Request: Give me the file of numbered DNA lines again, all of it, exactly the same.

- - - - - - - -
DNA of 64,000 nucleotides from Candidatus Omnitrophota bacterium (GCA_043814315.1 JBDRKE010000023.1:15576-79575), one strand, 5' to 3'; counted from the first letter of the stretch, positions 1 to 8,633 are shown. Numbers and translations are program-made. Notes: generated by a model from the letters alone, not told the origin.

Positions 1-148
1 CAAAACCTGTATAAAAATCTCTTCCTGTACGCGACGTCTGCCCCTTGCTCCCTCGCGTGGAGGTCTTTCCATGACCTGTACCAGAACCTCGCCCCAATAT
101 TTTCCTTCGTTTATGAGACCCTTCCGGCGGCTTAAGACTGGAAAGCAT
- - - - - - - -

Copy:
DNA of 64,000 nucleotides from Candidatus Omnitrophota bacterium (GCA_043814315.1 JBDRKE010000023.1:15576-79575), one strand, 5' to 3'; counted from the first letter of the stretch, positions 1 to 8,633 are shown. Numbers and translations are program-made. Notes: generated by a model from the letters alone, not told the origin.

Positions 1-148
1 CAAAACCTGTATAAAAATCTCTTCCTGTACGCGACGTCTGCCCCTTGCTCCCTCGCGTGGAGGTCTTTCCATGACCTGTACCAGAACCTCGCCCCAATAT
101 TTTCCTTCGTTTATGAGACCCTTCCGGCGGCTTAAGACTGGAAAGCAT